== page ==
Do you thing that what we build today, would be wonders in the future ? Think of Acropolis, temple of Poseidon, Greeks elegant and massive temples, palaces, and public buildings. Even though most ancient buildings that survive today are in ruins, the structures are still impressive.By studying ruins and ancient writings, we have learned much about how the people of Greece constructed their buildings.
The ambition of the Greek architects was to discover eternally valid rules of form and proportion: to erect buildings human in scale yet suited to the divinity of their gods, to create in other words, a classically ideal architecture.
Their works have been copied on and off for some 2,500 years.Though severely damaged ‘The Parthenon’ remains the most nearly perfect building ever erected. It’s influence stretches from the immediate followers of it’s architects to le Corbusier, a 20th Century architect who died in 1966.
Monumental construction included all the elements we now regard as characteristic of Greek architecture, such as columns, stone platforms for large buildings, shallow peaked roofs, and decorations of statues or carved panels. The Greeks introduced this style in the 600s B.C., having invented new building techniques and designs, as well as borrowing others from the Egyptians. The Greeks first applied this style to temples, but by the 400s B.C. they also used it for other public structures, including treasuries, council halls, and walls of cities.
Stone, especially marble, was the main material of monumental architecture, and the Greeks became experts at building with finely cut stone. Stonecutters carved blocks of different sizes and shapes from quarries: rectangular blocks for paving, square ones for building walls, and thick cylinders that formed columns when stacked on top of one another. From the Egyptians, who had been building large stone monuments for centuries, the Greeks learned how to move large, heavy blocks of stone using rollers and ramps. Each block was delivered to the building site a little larger than necessary, in case the stone was chipped during transport. Masons at the site trimmed the blocks to exact size.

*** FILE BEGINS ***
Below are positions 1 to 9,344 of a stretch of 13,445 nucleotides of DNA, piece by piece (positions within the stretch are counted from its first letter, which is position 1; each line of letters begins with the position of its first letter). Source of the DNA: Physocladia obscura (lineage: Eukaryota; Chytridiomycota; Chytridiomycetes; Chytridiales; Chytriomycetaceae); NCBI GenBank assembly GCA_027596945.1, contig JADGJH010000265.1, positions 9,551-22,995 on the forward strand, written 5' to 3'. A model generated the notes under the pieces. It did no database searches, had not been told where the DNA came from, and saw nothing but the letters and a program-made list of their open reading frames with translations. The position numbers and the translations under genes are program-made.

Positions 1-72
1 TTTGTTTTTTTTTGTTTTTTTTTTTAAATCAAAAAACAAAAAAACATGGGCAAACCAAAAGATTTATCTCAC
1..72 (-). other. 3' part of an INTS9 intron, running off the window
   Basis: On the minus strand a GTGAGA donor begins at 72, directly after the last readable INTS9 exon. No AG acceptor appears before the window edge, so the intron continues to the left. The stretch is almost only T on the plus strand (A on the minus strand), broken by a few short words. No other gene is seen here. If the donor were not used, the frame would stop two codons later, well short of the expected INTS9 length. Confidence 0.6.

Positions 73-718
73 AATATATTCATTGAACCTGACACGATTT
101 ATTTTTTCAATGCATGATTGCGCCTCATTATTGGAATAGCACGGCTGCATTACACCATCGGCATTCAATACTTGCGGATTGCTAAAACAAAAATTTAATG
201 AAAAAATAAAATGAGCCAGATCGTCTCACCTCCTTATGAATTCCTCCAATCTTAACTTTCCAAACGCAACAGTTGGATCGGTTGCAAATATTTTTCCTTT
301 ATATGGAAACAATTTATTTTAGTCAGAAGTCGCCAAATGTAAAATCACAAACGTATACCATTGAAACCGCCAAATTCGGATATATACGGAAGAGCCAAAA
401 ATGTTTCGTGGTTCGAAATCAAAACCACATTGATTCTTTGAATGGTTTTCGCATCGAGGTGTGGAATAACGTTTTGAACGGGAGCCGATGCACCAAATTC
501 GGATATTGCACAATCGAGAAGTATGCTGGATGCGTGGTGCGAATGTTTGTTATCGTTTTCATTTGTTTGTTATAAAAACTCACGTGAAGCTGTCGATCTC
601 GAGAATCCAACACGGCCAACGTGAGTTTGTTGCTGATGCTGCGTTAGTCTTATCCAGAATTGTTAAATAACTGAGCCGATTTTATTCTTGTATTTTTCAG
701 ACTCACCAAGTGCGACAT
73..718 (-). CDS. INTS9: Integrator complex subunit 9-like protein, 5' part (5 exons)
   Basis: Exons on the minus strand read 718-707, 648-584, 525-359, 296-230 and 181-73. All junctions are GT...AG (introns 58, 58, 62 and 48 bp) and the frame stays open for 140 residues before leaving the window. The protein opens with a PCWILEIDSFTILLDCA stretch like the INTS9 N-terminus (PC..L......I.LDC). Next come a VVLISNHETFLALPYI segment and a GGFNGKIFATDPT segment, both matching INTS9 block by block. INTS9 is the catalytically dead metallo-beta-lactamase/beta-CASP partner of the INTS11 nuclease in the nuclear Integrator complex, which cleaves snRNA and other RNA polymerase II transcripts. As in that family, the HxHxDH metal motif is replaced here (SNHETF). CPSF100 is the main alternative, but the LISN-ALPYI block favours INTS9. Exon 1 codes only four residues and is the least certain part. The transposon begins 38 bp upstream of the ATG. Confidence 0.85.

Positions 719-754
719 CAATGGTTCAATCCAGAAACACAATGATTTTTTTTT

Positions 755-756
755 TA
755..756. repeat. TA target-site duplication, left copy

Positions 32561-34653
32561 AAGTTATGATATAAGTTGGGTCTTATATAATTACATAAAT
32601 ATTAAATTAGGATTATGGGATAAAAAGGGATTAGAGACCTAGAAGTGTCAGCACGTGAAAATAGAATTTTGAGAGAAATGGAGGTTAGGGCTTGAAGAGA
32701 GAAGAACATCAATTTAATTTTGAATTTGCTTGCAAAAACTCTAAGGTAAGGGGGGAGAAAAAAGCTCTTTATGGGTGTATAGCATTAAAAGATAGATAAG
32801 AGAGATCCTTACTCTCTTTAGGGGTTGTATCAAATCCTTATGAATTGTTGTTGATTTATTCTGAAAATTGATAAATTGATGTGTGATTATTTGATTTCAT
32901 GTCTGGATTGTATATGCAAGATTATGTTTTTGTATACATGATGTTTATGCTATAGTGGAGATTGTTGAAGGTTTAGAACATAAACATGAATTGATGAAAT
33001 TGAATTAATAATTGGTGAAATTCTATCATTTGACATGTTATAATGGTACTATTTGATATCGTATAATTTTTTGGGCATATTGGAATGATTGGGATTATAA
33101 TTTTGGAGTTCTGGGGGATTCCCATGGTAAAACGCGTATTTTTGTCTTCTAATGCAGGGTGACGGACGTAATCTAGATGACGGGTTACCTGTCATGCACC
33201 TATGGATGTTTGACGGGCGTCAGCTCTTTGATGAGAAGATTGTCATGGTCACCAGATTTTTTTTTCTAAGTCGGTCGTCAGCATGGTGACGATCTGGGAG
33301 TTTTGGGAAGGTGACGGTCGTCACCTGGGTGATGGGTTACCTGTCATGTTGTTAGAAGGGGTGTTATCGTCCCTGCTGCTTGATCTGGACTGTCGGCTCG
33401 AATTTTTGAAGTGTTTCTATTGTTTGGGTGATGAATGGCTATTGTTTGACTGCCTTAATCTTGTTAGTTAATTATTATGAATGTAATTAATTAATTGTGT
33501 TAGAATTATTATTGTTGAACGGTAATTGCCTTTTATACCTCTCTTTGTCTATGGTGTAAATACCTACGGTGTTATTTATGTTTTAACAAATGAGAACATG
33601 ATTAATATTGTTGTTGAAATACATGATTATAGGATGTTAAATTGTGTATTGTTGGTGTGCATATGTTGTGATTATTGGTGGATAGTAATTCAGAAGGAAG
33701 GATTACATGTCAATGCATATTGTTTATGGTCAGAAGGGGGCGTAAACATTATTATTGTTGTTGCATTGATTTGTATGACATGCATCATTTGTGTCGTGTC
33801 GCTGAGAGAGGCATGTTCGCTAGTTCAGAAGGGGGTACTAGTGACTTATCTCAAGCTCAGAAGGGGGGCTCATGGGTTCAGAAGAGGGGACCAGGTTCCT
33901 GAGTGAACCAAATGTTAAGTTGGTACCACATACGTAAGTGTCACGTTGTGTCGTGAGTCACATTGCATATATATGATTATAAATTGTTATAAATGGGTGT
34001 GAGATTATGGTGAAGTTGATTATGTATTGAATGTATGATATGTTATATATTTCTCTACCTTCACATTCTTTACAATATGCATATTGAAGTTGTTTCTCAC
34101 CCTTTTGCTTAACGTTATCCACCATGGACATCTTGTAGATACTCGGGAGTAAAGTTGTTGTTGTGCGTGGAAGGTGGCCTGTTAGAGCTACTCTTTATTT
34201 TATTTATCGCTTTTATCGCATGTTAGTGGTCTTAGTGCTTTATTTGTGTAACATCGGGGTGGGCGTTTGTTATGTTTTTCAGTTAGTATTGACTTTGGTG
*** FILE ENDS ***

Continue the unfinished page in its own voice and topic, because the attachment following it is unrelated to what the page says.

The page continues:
Greek builders developed techniques for fastening blocks of stone together. Dowels (thin rods of wood or metal) secured sections of columns. Builders also used wooden pegs or metal clamps to lock each block of stone in a wall to the blocks around it. The clamps, sunk into the centers of the blocks, were invisible when the wall was finished.
The roofs on monumental structures were made from tiles of terracotta, baked clay that was usually reddish-brown in color. These tiles, which may have been a Greek invention, are still used throughout the Mediterranean and elsewhere. Laid in overlapping patterns, with channels to carry off rainwater, they create a sturdy, waterproof roof.
Architectural tradition and design has the ability to link disparate cultures together over time and space—and this is certainly true of the legacy of architectural forms created by the ancient Greeks.